Boris E. Mason, supervisor for the Henry Wade Juvenile Justice Center, will discuss his career path on Tuesday (Feb. 23), as part of the College of Criminal Justice’s “Real Talk with CJ” lecture series.
The lecture, sponsored by the National Association of Blacks in Criminal Justice, will be held at 2 p.m. in CJava, located in the Criminal Justice Center.
Mason attended both Texas College in Tyler and Texas Southern University in Houston before earning his bachelor’s degree in business and marketing from Franklin University.
While in college, he began working for AT&T and was assigned as a member of the AT&T federal systems specialty division, where he worked for the government security in the AT&T fraud protection and surveillance department.
He spent four years at Dawson State Jail as a corrections officer, before transferring to Dallas County Juvenile Detention Center as a supervisor.
Currently at the Henry Wade Juvenile Justice Center, he manages both pre-adjudication and post-adjudication programs for the youth, such as the Short Term Adolescent Residential Treatment program, a 60-day residential treatment program for youth who are court-ordered to participate that develops the desire and skill set to more effectively comply with the conditions of probation and in the long term, to develop the life skills necessary to more effectively deal with their daily problems, pressures and challenges.
Mason said his goals are to deliver a system of intervention to young persons and families in Dallas County, teach discipline and, above all, provide them with a reliable support system.
Rice University associate professor of physics and astronomy Tom Killian will discuss his National Science Foundation-supported research on ultracold neutral plasmas on Tuesday (Feb. 23).
The physics colloquium lecture, “Watching Ions Dance Near Absolute Zero,” will be held from 3-4 p.m. in Farrington Building Room 107.
Killian's research group studies ultracold neutral plasmas and ultracold atomic gases, experiments that start with laser-cooled and trapped neutral strontium.
“Laser-cooling is a powerful technique for producing and trapping atoms at temperatures as low as one millionth of a degree above absolute zero,” Killian’s research description on the Rice Web site said. “Under these exotic conditions, matter behaves in fundamentally different ways, and the exploration of this regime teaches us about the basic laws of nature and lays the foundation for powerful new technological advances, such as ultra-precise clocks or quantum computers.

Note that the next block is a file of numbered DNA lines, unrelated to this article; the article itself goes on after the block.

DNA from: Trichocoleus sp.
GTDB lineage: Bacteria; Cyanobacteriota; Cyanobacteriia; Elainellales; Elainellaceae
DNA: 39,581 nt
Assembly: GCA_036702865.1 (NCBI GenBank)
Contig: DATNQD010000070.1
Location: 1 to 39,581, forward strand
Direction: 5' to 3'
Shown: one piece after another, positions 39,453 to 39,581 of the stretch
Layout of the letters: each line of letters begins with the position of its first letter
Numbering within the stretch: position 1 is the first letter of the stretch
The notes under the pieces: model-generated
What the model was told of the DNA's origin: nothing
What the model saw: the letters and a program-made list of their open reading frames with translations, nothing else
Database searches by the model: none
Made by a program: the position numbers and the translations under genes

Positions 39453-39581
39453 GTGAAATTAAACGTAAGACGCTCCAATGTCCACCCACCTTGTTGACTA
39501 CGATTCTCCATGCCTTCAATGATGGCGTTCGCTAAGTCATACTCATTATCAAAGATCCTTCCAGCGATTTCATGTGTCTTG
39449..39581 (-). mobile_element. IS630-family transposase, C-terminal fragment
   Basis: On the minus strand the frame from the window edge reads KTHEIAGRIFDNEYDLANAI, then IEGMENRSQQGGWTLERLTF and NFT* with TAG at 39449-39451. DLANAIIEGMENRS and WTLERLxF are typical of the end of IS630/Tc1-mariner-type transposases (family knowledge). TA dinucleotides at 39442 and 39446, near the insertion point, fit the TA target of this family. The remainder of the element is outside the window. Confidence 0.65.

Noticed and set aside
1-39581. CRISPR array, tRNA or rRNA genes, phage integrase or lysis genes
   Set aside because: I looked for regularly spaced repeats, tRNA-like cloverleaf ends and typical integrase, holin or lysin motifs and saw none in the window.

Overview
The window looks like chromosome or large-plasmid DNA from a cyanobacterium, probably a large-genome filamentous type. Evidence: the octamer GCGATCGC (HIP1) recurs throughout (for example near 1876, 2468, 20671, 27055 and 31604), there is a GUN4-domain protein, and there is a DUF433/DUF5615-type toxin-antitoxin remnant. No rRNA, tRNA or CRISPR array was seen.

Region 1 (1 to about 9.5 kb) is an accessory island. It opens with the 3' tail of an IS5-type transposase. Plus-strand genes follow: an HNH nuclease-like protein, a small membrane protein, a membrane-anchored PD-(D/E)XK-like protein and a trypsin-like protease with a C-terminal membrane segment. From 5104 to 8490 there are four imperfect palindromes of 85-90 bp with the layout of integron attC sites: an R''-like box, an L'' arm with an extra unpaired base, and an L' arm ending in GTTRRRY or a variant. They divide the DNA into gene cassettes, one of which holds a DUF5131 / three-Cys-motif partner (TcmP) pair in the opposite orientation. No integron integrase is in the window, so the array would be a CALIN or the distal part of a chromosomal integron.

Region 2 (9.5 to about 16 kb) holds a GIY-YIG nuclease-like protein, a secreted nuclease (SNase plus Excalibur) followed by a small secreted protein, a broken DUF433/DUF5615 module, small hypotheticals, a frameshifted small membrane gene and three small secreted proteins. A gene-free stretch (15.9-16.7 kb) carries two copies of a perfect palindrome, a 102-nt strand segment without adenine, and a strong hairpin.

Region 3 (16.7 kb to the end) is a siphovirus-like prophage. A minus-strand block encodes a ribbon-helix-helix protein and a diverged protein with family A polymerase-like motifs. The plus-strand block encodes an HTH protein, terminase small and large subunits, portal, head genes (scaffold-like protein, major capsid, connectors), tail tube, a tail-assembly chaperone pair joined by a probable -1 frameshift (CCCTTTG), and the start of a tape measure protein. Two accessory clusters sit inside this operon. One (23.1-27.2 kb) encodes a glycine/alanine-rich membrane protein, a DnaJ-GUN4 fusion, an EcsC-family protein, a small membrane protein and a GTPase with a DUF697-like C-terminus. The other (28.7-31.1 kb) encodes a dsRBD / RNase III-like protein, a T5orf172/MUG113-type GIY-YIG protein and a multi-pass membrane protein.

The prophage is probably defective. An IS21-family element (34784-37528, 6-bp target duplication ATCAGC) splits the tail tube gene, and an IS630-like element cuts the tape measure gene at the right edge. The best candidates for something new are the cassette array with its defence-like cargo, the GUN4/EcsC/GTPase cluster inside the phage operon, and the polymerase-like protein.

“Little is known about plasmas in this new regime,” he said. “In addition to satisfying fundamental curiosity, experiments may shed light on the physics of dense plasmas in thermonuclear devices or the cores of gas giant planets.”
Among the advances the field has produced in the last decade are the creation of Bose-Einstein condensates and quantum-degenerate Fermi gases, the study of ultracold chemistry, and a host of high-tech applications.
In addition the NSF funding, Killian’s work also is supported by the David and Lucille Packard Foundation.
For more information, call the physics department at 936.294.1601.
University groups are invited to send representatives to a meeting on Thursday (Feb. 25), to discuss a campus-wide effort to provide pre-approved health kits for Haitian earthquake relief.
The meeting for “Bearkats for Haiti” will be in Lowman Student Center Room 315 at 4:30 p.m.
Organizers include Rick Carpenter of the Sam Houston Press, John Yarabeck of the Dean of Students’ Office, and Max Adams of the campus Wesley Foundation.
For more information, contact Carpenter at email@example.com or 936.294.1858.
The typical college student spends more than $900 on alcoholic beverages each year.
To help students understand the impact of drinking and drugs on their finances and the importance of budgeting, the Alcohol and Drug Abuse Initiative and the Student Money Management Center will host “Money, Money, Money—Can you afford the HIGH?” on Monday (Feb. 22).
The event will be held at 11 a.m. in the Lowman Student Center Theater.
“College students spend money on a variety of things, books, apartment clothes and alcohol and drugs,” said Lisa Joyner, ADAI assistant. “Alcohol is a costly addiction, you can lose your life and you can spend thousands of dollars a semester on moments of fun.”